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> Bar Magnets, Which is North and which is South?
rana53
Posted: Feb 15 2012, 03:46 AM


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can u please help me explain how magnets work?


1. If you have two unmarked bar magnets and no other equipment, can you determine which pole of one is N and which is S?



2. If you have an unmarked bar magnet and an identical unmaqnetized bar of iron, how can you determine which is the magnet?
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Robittybob1
Posted: Feb 15 2012, 07:55 AM


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QUOTE (rana53 @ Feb 15 2012, 03:46 AM)
can u please help me explain how magnets work?


1. If you have two unmarked bar magnets and no other equipment, can you determine which pole of one is N and which is S?



2. If you have an unmarked bar magnet and an identical unmagnetized bar of iron, how can you determine which is the magnet?

I would float the magnet in a container on water. The north of the magnet will settle pointing to the North Magnetic Pole.

You could do the same with the bar of iron. it would not favour one way or the other.
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flyingbuttressman
Posted: Feb 24 2012, 12:22 AM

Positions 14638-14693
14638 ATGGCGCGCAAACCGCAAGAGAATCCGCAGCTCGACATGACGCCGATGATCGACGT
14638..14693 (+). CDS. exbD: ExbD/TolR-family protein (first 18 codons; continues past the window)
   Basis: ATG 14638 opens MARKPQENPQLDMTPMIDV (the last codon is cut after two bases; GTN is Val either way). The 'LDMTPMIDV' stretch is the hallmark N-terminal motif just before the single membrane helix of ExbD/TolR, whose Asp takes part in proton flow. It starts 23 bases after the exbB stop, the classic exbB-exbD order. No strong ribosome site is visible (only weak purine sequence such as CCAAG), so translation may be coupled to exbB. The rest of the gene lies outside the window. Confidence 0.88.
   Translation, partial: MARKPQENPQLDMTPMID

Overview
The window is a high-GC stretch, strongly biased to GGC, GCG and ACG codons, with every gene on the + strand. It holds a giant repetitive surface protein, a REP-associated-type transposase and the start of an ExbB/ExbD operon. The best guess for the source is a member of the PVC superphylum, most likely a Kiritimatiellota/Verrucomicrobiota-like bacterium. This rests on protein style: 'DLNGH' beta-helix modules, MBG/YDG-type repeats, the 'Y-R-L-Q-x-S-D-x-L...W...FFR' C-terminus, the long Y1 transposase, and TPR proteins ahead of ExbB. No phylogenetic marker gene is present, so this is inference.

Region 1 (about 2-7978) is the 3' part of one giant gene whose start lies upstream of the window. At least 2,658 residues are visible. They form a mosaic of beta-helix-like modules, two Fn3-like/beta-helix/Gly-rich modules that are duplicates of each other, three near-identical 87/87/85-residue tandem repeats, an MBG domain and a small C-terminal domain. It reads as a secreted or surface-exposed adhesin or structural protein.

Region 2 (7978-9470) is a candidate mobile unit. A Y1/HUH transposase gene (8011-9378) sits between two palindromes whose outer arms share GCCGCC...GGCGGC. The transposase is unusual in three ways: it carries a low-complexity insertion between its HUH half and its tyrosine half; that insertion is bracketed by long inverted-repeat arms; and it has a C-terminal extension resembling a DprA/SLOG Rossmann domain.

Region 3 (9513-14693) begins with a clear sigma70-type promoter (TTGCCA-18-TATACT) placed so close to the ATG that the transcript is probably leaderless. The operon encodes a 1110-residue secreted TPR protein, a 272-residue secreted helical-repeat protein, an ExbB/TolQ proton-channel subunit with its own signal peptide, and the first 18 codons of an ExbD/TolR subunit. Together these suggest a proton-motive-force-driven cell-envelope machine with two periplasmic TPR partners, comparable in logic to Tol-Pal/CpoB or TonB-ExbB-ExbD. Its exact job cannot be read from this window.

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QUOTE (rana53 @ Feb 14 2012, 11:46 PM)
can u please help me explain how magnets work?
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OMICSGroup
Posted: Jun 6 2012, 07:57 AM


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A magnet is any object that has a magnetic field. It attracts ferrous objects like pieces of iron, steel, nickel and cobalt. In the early days, the Greeks observed that the naturally occurring 'lodestone' attracted iron pieces. From that day onwards began the journey into the discovery of magnets.

These days magnets are made artificially in various shapes and sizes depending on their use. One of the most common magnets - the bar magnet - is a long, rectangular bar of uniform cross-section that attracts pieces of ferrous objects. The magnetic compass needle is also commonly used. The compass needle is a tiny magnet which is free to move horizontally on a pivot. One end of the compass needle points in the North direction and the other end points in the South direction.

The end of a freely pivoted magnet will always point in the North-South direction. This is available in List Of Chemistry Journals of various publishers.
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